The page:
This testimony was directly contradicted by Fuller. The Trial Examiner and the Board credited Cox and declined to credit Fuller.
Wyrick testified that after the lay offs he and Miller went to see craft superintendent Graham, a company official:
I asked Mr. Graham how come I got laid off and we sorta got talking and he said that he didn't have a thing to do with it, said that Mr. Fuller went over his head and had it done, picked the lay off.
Another dissident employee, Peace, quoted Graham to the same effect. Graham denied making such a statement, and McMahan, a general shop foreman who happened to be present at the time, testified that he could not remember whether such a statement had been made. The Trial Examiner and the Board credited Wyrick's and Peace's testimony, discredited Graham's, and observed that McMahan had not testified squarely on the point.
Wyrick also testified that he met with Fuller immediately after the interview with Graham, and that he accused Fuller of having him laid off. According to Wyrick, Fuller replied, "If I did have you laid off, what are you going to do about it?" Fuller denied ever having made such a statement. The Trial Examiner and the Board again credited Wyrick.
Accordingly, there was substantial evidence in the record as a whole to support the Trial Examiner and the Board's credibility findings. Most of the testimony on both sides was given by interested parties (a notable exception is that of Cox), but that circumstance, by itself, is no reason to overturn the credibility assessments of the Board. If the Board were restricted to crediting testimony only from disinterested persons, in most cases it could reach no decision at all. Once the Board's factual findings are accepted, its conclusion that the lay offs were motivated by reasons impermissible under the Act follows logically. In campaigning against Fuller, Wyrick and Miller were engaging in activity protected under the Act, and the fact that they were laid off for this reason violates the Act. Radio Officers Union v. N.L.R.B., 347 U.S. 17, 40-42, 74 S.Ct. 323, 98 L.Ed. 455 (1954). Respondents point out that not all of Fuller's opponents were laid off, but this fact is not decisive. The punitive lay off of a single dissident may have — and may be intended to have — an in terrorem effect on others, and the Board need not wait until a party commits a gross violation before it may find any violation at all. N.L.R.B. v. Challenge-Cook Bros., 374 F.2d 147, 152 (6th Cir. 1967).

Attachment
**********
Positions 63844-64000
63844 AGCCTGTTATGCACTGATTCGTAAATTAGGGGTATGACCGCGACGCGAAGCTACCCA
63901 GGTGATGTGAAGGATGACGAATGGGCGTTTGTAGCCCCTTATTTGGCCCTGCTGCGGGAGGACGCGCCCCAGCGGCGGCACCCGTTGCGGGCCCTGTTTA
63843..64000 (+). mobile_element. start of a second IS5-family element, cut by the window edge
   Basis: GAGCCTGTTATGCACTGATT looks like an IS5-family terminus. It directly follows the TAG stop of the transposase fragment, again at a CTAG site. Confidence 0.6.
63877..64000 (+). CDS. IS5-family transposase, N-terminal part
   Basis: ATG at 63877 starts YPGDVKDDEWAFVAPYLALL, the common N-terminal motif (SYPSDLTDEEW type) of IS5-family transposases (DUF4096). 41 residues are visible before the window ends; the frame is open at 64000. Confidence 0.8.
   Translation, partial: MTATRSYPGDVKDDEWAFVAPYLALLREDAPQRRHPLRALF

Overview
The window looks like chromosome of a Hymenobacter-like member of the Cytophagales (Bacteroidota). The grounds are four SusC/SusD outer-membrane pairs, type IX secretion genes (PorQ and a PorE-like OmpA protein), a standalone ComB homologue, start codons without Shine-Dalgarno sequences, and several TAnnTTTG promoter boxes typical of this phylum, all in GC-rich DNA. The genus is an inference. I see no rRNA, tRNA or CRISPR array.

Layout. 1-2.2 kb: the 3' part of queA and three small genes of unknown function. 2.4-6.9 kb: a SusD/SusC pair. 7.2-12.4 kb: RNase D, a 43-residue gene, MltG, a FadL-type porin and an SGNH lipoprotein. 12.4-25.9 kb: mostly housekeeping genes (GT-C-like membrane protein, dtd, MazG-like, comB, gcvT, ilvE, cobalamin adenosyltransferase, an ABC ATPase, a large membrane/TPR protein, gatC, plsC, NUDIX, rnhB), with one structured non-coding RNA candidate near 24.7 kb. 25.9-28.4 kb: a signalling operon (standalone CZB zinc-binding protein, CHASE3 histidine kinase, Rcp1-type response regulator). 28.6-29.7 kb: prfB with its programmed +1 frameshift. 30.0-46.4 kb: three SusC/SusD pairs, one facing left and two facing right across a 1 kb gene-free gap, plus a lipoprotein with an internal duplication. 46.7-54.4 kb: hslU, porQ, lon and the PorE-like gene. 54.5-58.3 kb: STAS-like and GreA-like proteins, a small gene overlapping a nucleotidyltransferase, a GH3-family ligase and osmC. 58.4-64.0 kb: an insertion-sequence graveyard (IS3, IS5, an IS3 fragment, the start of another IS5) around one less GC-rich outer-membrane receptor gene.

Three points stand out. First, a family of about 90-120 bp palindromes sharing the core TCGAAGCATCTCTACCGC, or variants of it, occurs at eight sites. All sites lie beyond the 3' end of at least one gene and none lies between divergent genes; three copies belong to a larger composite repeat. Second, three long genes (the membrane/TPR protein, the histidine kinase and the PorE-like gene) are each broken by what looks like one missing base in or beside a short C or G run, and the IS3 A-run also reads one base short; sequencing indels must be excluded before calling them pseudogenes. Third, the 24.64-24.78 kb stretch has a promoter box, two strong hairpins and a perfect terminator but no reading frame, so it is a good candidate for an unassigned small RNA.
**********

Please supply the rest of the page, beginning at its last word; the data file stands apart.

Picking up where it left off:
Respondents argue that the Trial Examiner and the Board so misapprehended the situation on the Oak Ridge job site that their findings are without substantial support. They point to several factual errors in the Trial Examiner's opinion, which was adopted in toto by the Board. Perhaps the Examiner did not fully understand the factual context. But none of the alleged errors goes to the heart of the case. None of them casts any doubt on the testimony, cited above, which was credited by the Trial Examiner. Even if the factional alignments within the union were not as clear-cut as the Trial Examiner's findings suggest, there was more than sufficient evidence that Wyrick and Miller were vocally opposed to the reelection of Fuller. There was sufficient evidence that this opposition was known both by Fuller and by company officials. The testimony about Graham suffices to prove the company's awareness. There was evidence from which the Board could find that this motive produced the decision on the part of union officials that Wyrick and Miller be laid off and that the company officials, knowing of this situation, acceded to the union's wishes. While we might have reached different conclusions from the same evidence if we were permitted to consider it de novo, we hold that there was sufficient evidence, on the record considered as a whole, to support the decision of the Board.
The order of the Board is enforced.